Monday, February 8, 2021

A Book for Our Time




See No Stranger
, a memoir by Valarie Kaur, a Sikh activist, filmmaker and civil rights lawyer, is about learning to love in times of turmoil. Kaur asks us to look at others and say, “You are a part of me I do not yet know.” She knows love as revolutionary--an active, public force that can create new possibilities for our communities, our world, and ourselves. 

Kaur believes we are at a crossroads in America where we can choose to begin to birth a nation that has never been; one that is multiracial, multifaith, and multigendered; where power is shared, and we protect the dignity of every person. She knows the practice of revolutionary love leads us to wonder, grieve, fight, rage, listen, reimagine, breathe, heal, forgive and reconcile.

Wondering about others begins the practice of revolutionary love for it enables our instinct for empathy. Wonder about others even when they do not wonder about you, and protect others when they are in harms way. We can train our eyes to see others differently, to see no stranger. We become what we practice. 

Kaur’s memoire increases understanding of how important it is to sit with our pain and grieve. Kaur states, “Unresolved grief inside a person is tragic; unresolved grief inside a nation is catastrophic: It releases enormous aggression.” 

Kaur teaches how a warrior sage fights and asks, “What is your sword, your Kirpan? What can you use to fight on behalf of others—your pen, your voice, your art, your pocket book, your presence.” She goes on to describe how to protect ourselves, how to center ourselves, and who we need to stand by our side. 

Of rage Kaur says: “There are many ways to confront one’s opponents without anger. But in the case of ongoing social injustices, expressing outrage is often the only way to be heard. …perhaps it is up to the rest of us to train our ears to hear beyond hearing, …so that we can discern the truth of the pain of injustice and confront our own complicity and responsibility.”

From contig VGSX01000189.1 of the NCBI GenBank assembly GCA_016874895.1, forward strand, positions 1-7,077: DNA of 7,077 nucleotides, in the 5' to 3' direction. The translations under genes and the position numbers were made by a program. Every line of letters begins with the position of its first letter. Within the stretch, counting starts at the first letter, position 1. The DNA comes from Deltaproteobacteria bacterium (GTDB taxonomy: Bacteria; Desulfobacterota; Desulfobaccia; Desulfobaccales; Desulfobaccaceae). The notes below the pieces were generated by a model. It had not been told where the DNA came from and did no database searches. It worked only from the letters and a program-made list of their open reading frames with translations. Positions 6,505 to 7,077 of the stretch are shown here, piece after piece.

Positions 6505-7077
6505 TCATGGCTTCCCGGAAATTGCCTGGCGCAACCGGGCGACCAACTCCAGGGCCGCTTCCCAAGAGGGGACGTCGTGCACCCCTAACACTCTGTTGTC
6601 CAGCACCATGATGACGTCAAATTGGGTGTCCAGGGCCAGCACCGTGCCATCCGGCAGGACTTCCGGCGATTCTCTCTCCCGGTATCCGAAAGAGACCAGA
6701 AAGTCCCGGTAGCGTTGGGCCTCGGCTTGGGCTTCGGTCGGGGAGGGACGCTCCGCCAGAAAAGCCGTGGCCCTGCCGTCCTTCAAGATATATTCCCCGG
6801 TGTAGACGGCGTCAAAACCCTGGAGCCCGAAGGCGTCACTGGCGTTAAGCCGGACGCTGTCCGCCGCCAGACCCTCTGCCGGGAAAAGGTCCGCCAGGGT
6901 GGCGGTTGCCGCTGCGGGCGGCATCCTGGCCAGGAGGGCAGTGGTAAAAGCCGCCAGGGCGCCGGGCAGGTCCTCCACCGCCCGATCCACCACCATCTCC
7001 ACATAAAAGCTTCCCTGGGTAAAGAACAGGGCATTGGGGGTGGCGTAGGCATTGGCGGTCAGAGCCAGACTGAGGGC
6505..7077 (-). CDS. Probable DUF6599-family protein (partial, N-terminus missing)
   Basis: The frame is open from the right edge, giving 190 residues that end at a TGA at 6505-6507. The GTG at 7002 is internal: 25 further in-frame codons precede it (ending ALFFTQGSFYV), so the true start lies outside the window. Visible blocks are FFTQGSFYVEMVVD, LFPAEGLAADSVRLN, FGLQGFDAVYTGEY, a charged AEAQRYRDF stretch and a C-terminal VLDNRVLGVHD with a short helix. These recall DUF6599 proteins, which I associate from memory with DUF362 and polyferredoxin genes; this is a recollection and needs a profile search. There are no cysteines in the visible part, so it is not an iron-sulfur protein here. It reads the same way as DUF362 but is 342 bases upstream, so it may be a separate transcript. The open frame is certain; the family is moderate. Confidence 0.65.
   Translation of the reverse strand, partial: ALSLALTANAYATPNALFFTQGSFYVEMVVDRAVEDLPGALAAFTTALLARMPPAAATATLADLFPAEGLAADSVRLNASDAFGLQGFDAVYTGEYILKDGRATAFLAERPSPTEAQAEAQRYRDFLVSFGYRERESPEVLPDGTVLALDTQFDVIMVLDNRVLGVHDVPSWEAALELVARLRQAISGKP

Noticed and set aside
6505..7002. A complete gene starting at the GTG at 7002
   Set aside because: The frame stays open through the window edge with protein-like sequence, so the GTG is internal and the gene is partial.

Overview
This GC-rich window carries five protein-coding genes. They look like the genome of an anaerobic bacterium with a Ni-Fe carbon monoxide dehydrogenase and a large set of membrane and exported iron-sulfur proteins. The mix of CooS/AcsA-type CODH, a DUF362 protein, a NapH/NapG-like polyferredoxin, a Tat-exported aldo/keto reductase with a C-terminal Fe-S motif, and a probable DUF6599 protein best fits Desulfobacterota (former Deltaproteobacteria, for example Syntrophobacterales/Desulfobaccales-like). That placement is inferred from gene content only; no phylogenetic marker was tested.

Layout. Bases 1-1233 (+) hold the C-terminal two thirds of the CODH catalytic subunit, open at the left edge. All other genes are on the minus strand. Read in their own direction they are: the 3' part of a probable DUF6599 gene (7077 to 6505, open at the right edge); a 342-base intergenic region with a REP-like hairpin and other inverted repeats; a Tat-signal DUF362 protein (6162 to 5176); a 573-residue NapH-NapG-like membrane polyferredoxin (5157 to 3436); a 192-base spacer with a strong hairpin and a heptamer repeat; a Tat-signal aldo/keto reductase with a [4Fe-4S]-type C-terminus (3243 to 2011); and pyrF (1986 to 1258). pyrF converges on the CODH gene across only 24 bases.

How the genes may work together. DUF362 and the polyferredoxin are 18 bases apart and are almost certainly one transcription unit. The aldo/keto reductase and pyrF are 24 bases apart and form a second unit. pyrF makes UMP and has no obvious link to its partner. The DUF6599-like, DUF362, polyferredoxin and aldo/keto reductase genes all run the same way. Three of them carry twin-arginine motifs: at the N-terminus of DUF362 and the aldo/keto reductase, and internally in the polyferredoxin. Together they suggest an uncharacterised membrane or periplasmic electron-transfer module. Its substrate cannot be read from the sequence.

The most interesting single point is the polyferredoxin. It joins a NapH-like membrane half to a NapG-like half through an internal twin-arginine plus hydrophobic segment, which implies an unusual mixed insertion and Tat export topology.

Kaur writes, “The more I listen, the more I understand. I am persuaded that there is no such thing as monsters in this world, only human beings who are wounded. I start to gain critical information about how we can respond to greed, insecurity, anxiety or blindness in ways that hold them accountable and fight the institutions that empower them. Listening enables us to fight in smarter ways for justice—not only to remove bad actors from power but to change the cultures that radicalize them. Listening is how we succeed.” 

Kaur believes, “To undo the injustice, we have to imagine new institutions--and step in to lead them. …When we hold fast to a vision of the world as it ought to be, we can better discern which institutions can be reimagined, and which cannot.” And, “…the labor of institutional change required not months or years, but decades.” 

At the funeral for those killed in the Oak Creek, Wisconsin Sikh temple massacre in 2012, Amardeep Singh Bhalla, told Kaur, “We may not live to see the fruits of our labor in our lifetime, but we labor anyway.” 

Kaur understands “…breathing keeps us laboring.” And, “Laboring in love is how we birth the world to come.” When we anchor ourselves in breadth our minds are called to the present moment, the here and now, where work and change happens. 

For healing Kaur asks, “Let us see ourselves as part of a larger picture. …For there is no greater gift than to be a part of a movement larger than ourselves. That means that we only need to be responsible for our small patch of sky, our specific area of influence. We need only to shine our particular point of light, long and steady…” 

Forgiveness was a gift Kaur gave herself at the end of a long internal healing process. 

Kaur believes America needs to reconcile with its suppressed memories and histories of the traumas it had caused. “…our willful forgetting keeps re-creating the conditions for all that suppressed grief, rage, and shame to erupt in cycles of violence. America needs to reconcile with itself and do the work of apology: To say to indigenous, black and brown people, we take full ownership for what we did. …It is time to seek out the deepest wisdom of those who have been most silenced by the forces of history.” 

Transition is the most painful and dangerous stage, but it’s also where we begin to see what comes into the space we open up. Fresh horrors arrive daily, but our responses are smarter and our solidarity deeper than ever before. 

Kaur asks us to “Imagine the world we will birth when we see no stranger.” She admits, “Loving our opponents is hard. If we cannot summon love for all of our opponents in every moment, we have not failed. Revolutionary love is not an all-or-nothing metric. It is an ethic that sometimes feels like an aspiration rather than a reality. But the aspiration to love our opponents is itself revolutionary. It opens up space for us to let other people love those opponents when we cannot. …Laboring in love is how we birth the world to come.”